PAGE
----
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Eur J Epidemiol. 2016 Feb;31(2):125-36. doi: 10.1007/s10654-016-0117-y. Epub 2016 Jan 14.

Registers of the Swedish total population and their use in medical research.

Author information

1
Department of Medical Epidemiology and Biostatistics, Karolinska Institutet, 17177, Stockholm, Sweden. jonasludvigsson@yahoo.com.
2
Department of Paediatrics, Örebro University Hospital, Örebro, Sweden. jonasludvigsson@yahoo.com.
3
Division of Epidemiology and Public Health, School of Medicine, University of Nottingham, Nottingham, UK. jonasludvigsson@yahoo.com.
4
Department of Medical Epidemiology and Biostatistics, Karolinska Institutet, 17177, Stockholm, Sweden.
5
Astrid Lindgren Children's Hospital, Karolinska University Hospital, Stockholm, Sweden.
6
Clinical Epidemiology Unit, Department of Medicine Solna, Karolinska Institutet, Stockholm, Sweden.
7
Department of Women's and Children's Health, Karolinska Institutet and Hospital, Stockholm, Sweden.
8
Unit of Epidemiology, Institute of Environmental Medicine, Karolinska Institutet, Stockholm, Sweden.
9
Department of Surgical Sciences, Uppsala University, Uppsala, Sweden.

Abstract

The primary aim of the Swedish national population registration system is to obtain data that (1) reflect the composition, relationship and identities of the Swedish population and (2) can be used as the basis for correct decisions and measures by government and other regulatory authorities. For this purpose, Sweden has established two population registers: (1) The Population Register, maintained by the Swedish National Tax Agency ("Folkbokföringsregistret"); and (2) The Total Population Register (TPR) maintained by the government agency Statistics Sweden ("Registret över totalbefolkningen"). The registers contain data on life events including birth, death, name change, marital status, family relationships and migration within Sweden as well as to and from other countries. Updates are transmitted daily from the Tax Agency to the TPR. In this paper we describe the two population registers and analyse their strengths and weaknesses. Virtually 100 % of births and deaths, 95 % of immigrations and 91 % of emigrations are reported to the Population Registers within 30 days and with a higher proportion over time. The over-coverage of the TPR, which is primarily due to underreported emigration data, has been estimated at up to 0.5 % of the Swedish population. Through the personal identity number, assigned to all residents staying at least 1 year in Sweden, data from the TPR can be used for medical research purposes, including family design studies since each individual can be linked to his or her parents, siblings and offspring. The TPR also allows for identification of general population controls, participants in cohort studies, as well as calculation of follow-up time.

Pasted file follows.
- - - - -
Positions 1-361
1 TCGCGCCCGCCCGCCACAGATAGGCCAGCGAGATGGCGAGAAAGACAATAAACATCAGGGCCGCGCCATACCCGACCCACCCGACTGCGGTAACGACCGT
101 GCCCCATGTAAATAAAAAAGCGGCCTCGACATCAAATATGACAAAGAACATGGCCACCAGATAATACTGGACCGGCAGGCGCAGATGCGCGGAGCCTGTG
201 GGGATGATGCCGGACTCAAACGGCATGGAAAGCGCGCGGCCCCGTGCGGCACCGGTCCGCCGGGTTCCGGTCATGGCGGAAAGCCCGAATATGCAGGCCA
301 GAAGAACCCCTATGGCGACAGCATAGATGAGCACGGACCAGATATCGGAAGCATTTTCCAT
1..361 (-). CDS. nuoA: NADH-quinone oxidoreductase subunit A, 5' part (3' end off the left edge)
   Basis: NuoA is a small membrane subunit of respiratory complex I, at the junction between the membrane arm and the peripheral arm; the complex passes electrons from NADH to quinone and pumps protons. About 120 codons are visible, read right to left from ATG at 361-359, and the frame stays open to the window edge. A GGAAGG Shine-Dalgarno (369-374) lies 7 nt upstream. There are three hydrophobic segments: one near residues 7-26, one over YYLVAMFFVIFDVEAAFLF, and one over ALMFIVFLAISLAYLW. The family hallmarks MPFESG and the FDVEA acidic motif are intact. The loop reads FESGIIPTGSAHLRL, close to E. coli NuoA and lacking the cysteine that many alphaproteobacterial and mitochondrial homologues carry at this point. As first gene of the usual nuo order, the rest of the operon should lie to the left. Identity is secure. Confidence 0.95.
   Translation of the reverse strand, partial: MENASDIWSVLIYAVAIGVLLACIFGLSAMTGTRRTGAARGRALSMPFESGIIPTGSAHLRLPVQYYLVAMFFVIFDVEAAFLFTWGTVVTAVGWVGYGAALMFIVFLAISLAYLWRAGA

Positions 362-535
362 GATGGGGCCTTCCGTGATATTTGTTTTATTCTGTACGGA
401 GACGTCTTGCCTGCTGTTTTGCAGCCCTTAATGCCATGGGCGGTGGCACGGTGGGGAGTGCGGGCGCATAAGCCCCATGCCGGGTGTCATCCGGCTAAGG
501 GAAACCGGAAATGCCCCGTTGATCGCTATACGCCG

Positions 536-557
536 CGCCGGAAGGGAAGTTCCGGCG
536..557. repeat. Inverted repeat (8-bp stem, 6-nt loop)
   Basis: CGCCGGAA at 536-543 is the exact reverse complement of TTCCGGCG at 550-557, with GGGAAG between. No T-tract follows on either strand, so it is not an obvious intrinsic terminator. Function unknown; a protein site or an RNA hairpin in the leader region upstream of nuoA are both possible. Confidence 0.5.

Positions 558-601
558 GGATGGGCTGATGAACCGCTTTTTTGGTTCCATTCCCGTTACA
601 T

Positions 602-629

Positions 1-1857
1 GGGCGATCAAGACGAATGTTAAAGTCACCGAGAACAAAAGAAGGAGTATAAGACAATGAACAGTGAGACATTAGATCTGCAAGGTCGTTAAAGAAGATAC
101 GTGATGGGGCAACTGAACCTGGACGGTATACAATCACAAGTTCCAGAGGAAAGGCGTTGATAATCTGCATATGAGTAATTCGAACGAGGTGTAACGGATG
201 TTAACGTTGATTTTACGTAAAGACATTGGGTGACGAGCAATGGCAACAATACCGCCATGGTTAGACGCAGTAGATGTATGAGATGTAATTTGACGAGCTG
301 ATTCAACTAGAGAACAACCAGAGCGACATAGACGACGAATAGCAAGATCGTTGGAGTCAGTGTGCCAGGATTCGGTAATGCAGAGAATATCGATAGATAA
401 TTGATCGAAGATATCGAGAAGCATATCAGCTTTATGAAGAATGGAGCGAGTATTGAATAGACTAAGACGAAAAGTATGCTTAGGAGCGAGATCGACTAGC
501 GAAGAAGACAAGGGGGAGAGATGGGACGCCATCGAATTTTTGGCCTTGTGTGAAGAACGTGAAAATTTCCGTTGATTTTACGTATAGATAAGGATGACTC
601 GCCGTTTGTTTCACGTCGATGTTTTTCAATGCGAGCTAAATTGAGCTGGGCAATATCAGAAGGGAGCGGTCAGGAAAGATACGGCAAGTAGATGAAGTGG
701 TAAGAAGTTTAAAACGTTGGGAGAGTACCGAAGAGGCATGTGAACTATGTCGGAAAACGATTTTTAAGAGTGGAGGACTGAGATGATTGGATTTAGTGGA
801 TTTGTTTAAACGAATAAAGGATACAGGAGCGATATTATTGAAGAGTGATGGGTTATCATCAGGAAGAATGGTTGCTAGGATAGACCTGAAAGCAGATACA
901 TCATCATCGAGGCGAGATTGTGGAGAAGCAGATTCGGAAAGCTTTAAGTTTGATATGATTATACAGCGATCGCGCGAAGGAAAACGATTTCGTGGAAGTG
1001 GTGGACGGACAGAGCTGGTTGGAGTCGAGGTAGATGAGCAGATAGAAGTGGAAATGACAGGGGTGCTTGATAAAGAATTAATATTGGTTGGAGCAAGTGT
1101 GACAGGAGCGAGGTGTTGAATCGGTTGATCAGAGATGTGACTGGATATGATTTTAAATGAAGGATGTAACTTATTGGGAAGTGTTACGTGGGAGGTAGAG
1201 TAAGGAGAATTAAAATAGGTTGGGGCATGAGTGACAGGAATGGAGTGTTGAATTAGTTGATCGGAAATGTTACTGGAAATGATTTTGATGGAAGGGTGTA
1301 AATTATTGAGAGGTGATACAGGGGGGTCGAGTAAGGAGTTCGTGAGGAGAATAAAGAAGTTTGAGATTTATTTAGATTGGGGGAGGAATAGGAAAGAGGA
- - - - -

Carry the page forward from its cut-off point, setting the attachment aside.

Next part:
KEYWORDS:

Population; Public health; Register; Registry

PMID:
26769609
DOI:
10.1007/s10654-016-0117-y
[Indexed for MEDLINE]

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